These conventions apply to any variant with a black (one of each) suit.

Black 2 & Black 5 Saves#

  • Players should save black 2's and black 5's with a number clue instead of a color clue. (This helps narrow down what card is being clued.)
  • There are four exceptions to this:
    • if the black clue touched two or more previously unclued black cards or critical Rainbow cards
    • if the black clue was required to avoid violating Good Touch Principle
    • if the black clue "filled in" an ancillary card
    • if the black clue gave important negative information to one or more cards in the hand
  • Subsequently, if a black clue is used to touch a black 2 or a black 5 (and the above exceptions are not applicable), then it implies a Finesse.

Black 3 & Black 4 Saves#

  • Players should save black 3's and black 4's with a color clue instead of a number clue. (This helps narrow down what card is being clued.)
  • There is one exception to this:
    • if the number clue also touched another critical card (this is called a Florrat Save)
  • Subsequently, if a number clue is used to touch a black 3 or a black 4 (and the above exception is not applicable), then it implies a Finesse.

The Black Save Bluff#

  • Normally, if a black 1 is on chop, it is clued with number 1 instead of black. This is because a black color clue would make it look like a Save Clue on either black 3 or black 4, and then it would sit there, not being played.
  • Furthermore, if a black 1 is on chop and it was clued as black and the clue touched other brand new black cards in the hand, then the clue could also be a Save Clue on black 2 (as per the Save Clue rules outlined in the Black 2 Saves section).
  • Thus, if another player intentionally clues a black 1 on chop with a black color clue and it touched other brand new black cards, this would be quite strange, as it would not get the black 1 to play, so they must be trying to communicate something extra.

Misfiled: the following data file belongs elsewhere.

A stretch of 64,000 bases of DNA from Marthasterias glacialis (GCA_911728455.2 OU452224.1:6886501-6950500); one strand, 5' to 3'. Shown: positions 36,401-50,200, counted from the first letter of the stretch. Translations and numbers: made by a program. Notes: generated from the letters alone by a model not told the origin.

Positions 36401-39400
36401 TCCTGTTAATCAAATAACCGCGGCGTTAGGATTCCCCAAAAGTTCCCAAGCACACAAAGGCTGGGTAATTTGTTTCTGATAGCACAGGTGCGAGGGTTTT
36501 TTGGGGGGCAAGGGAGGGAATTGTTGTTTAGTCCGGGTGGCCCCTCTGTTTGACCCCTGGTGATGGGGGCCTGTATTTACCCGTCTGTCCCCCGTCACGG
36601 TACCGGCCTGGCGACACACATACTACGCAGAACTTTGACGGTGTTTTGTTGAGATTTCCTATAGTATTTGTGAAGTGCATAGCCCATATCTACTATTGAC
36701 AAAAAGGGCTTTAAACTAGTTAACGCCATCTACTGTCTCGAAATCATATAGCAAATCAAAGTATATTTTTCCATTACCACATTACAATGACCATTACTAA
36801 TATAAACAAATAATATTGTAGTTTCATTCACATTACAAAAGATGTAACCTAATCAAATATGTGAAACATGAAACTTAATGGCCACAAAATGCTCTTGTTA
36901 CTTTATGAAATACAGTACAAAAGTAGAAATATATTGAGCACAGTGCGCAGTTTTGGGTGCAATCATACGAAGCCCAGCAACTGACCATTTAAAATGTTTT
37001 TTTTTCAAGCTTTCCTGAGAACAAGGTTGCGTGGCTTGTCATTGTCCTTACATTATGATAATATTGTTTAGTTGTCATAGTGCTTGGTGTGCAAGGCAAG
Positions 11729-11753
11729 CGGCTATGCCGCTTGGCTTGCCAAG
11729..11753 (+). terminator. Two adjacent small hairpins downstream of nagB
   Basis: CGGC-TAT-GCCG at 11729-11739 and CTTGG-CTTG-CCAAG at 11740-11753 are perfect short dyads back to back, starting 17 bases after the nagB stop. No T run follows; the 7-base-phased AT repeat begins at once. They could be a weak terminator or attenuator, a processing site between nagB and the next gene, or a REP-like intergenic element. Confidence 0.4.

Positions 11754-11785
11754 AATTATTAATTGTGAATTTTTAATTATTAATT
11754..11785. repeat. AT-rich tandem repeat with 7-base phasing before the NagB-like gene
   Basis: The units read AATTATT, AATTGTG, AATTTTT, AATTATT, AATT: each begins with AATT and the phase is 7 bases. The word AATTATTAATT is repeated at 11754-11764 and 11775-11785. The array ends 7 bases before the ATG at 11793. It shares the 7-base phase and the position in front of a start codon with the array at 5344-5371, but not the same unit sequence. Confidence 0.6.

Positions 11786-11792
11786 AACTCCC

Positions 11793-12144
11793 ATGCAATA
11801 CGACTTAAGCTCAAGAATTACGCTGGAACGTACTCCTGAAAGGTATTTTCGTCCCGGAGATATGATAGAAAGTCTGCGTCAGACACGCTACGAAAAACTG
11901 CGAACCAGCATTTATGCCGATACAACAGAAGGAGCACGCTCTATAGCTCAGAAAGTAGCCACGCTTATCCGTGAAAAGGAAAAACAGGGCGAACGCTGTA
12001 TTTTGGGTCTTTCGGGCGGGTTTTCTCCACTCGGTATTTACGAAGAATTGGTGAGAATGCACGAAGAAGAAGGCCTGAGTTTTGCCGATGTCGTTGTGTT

• This is a sneaky signal that the next player has a playable card on their Finesse Position. By blind-playing it, they can show that a Bluff is happening.
  • In a normal Bluff, the player receiving the clue would think that it is a one-away from playable card. In this case, if it was a normal Bluff, they would think that they have the black 2.
  • However, as noted above, in this situation black 2's on chop are allowed to be touched as a Save Clue. So, touching a black 2 in this way would not cause a blind-play. Thus, by convention, the card should be black 1, and they can play it.
  • It is also possible to use this convention to perform a Black Save Bluff on cards other than the black 1. For example, in a 3-player game:
    • All of the 1's are played on the stacks.
    • Cathy has a black 3 on slot 3 and a black 2 on slot 5. (The black 2 is on chop.)
    • Cathy has no other 2's in her hand, so a number 2 clue is available for Alice to use and would clearly communicate a Play Clue on the black 2 (since all of the 2's are currently playable).
    • Alice clues black to Cathy.
    • Bob knows that this will be treated as either a black 3 or a black 4 save, and the black 2 will never play.
    • Bob also sees that there is nothing special going on.
    • There must be a reason for this bad clue, so Bob knows that this is the Black Save Bluff, and he blind-plays his slot 1. It is a red 2.
    • Cathy knows that Alice's black clue touched two brand new cards, it is a legal save on any black cards in the game, which means that Bob should never have blind-played anything.
    • Thus, Cathy knows that it was a Black Save Bluff and she has exactly black 2 on her slot 5. Cathy plays black 2.